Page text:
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Phillip A. Bruno – A Gift to Glasgow from New York: The Phillip A. Bruno Collection

A major private collection of more than 70 works of American contemporary art as well as works from Mexico and Japan is set to open in Glasgow this month. A Gift to Glasgow from New York: The Phillip A. Bruno Collection is the first of two exhibitions set to take place at the University of Glasgow’s Hunterian gallery to coincide with New York-based curator and collector Phillip A. Bruno’s 90th birthday.

A series of paintings, drawings, sculptures and prints drawn from a collection built up over 70 years by the former co-director of the New York-based Staempfli Gallery and Marlborough Gallery will include work by American artists such as William Dole, Lee Gatch and Red Grooms, as well as key works by Mexican painter Jose Luis Cuevas and Japanese Sculptor Masayuki Nagare.

“I’ve been very interested in the art world in Glasgow,” says Bruno, “and through a series of connections, one thing led to another, and now we’re bringing the work to Scotland.”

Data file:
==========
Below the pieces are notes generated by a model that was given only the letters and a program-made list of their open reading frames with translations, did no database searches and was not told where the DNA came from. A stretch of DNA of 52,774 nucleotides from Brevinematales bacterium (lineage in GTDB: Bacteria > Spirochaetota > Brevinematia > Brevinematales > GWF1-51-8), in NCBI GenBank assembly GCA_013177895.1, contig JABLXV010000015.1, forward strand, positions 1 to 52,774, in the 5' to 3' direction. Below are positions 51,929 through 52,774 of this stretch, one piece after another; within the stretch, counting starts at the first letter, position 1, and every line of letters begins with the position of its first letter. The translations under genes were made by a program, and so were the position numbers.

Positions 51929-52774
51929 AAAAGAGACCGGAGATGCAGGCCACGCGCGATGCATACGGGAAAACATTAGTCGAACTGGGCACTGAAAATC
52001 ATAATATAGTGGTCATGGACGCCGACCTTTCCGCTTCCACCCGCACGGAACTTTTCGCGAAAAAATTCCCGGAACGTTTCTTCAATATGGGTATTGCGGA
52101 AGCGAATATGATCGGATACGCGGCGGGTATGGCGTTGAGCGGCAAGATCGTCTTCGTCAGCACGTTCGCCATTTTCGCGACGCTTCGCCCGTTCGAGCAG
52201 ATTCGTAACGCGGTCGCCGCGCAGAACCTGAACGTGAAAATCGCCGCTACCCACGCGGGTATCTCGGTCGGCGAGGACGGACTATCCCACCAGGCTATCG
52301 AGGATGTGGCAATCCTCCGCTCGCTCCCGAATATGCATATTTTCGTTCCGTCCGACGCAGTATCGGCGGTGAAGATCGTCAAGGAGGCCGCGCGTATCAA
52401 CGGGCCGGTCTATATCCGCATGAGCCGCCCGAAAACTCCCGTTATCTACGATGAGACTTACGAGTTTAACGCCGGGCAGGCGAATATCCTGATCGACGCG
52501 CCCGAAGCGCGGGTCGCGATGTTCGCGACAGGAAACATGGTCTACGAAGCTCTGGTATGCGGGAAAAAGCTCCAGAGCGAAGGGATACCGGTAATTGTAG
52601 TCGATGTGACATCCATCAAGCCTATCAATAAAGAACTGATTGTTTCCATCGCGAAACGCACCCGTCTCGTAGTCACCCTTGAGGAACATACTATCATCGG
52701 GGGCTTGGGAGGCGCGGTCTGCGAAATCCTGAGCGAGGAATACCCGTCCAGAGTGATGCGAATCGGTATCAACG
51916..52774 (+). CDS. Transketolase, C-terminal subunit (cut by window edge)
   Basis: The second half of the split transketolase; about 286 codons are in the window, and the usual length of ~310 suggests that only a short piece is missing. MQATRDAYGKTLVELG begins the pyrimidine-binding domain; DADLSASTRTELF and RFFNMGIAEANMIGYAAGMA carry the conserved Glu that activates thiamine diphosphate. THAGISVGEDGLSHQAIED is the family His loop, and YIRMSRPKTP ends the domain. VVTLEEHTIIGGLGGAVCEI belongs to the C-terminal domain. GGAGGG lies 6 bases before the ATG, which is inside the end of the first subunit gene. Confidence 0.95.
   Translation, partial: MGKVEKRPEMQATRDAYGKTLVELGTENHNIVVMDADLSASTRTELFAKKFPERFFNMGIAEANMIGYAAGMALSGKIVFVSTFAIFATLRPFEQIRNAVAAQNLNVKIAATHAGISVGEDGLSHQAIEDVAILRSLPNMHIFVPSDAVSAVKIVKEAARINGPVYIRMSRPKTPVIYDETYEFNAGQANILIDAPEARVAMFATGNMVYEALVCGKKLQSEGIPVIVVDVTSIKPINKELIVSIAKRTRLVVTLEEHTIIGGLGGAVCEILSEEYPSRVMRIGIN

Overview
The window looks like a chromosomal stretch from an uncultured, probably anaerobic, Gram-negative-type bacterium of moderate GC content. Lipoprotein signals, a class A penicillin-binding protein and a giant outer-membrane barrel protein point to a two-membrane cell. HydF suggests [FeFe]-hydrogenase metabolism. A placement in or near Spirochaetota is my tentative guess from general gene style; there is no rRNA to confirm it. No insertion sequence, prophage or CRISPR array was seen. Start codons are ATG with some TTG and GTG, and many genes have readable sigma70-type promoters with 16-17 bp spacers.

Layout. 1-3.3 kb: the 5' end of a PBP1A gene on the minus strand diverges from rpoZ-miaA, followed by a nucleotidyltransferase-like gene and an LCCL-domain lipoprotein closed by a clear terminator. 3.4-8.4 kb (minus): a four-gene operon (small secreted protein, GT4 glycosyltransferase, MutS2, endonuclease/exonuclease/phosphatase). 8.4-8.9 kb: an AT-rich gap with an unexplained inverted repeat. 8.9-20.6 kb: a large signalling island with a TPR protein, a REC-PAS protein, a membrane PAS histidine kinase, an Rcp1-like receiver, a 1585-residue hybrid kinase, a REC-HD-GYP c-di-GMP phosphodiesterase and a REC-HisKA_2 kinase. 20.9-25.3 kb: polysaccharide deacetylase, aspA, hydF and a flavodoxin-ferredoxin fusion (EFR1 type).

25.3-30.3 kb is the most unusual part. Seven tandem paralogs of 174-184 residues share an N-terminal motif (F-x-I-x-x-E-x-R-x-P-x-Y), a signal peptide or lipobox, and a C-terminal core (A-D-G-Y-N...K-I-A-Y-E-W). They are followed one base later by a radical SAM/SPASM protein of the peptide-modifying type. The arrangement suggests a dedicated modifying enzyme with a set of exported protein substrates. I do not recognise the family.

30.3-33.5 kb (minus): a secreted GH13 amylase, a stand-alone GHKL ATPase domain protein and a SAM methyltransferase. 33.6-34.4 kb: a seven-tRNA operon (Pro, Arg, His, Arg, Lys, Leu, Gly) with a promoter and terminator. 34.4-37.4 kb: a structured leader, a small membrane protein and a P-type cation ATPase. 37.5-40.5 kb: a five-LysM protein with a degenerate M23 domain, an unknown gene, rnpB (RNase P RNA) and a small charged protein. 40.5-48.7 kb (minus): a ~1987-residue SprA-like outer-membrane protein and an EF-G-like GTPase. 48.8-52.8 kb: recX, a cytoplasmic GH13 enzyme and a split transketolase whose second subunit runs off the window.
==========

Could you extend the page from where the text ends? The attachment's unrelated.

Over his sixty-year career, Paris-born Bruno has had many encounters with major artists, including Matisse and Giacometti, while he also stayed with the Van Gogh family in Holland. Bruno’s connection with Scotland goes back twenty-five years, when he visited Glasgow to look at the architecture of Charles Rennie Mackintosh, and first saw Glasgow School of Art. He later exhibited a collection of hand-written postcards sent to him by various artists at the Hunterian. This new exhibition, overseen by Hunterian curator Peter Black, is a rare opportunity to see Bruno’s private collection in the public domain.

“I couldn’t paint, I couldn’t draw, my writing was never published, but I had the sensitivity to be able to recognise the creativity of others,” he says. “I’ve led a wonderful life, travelling the world and working with artists, and I’m looking forward to seeing the selection of work on a Scottish wall.”

A Gift to Glasgow from New York: The Phillip A. Bruno Collection runs at The Hunterian, University of Glasgow from October 18th to January 12th, 2020.

Scottish Art News, October 2019


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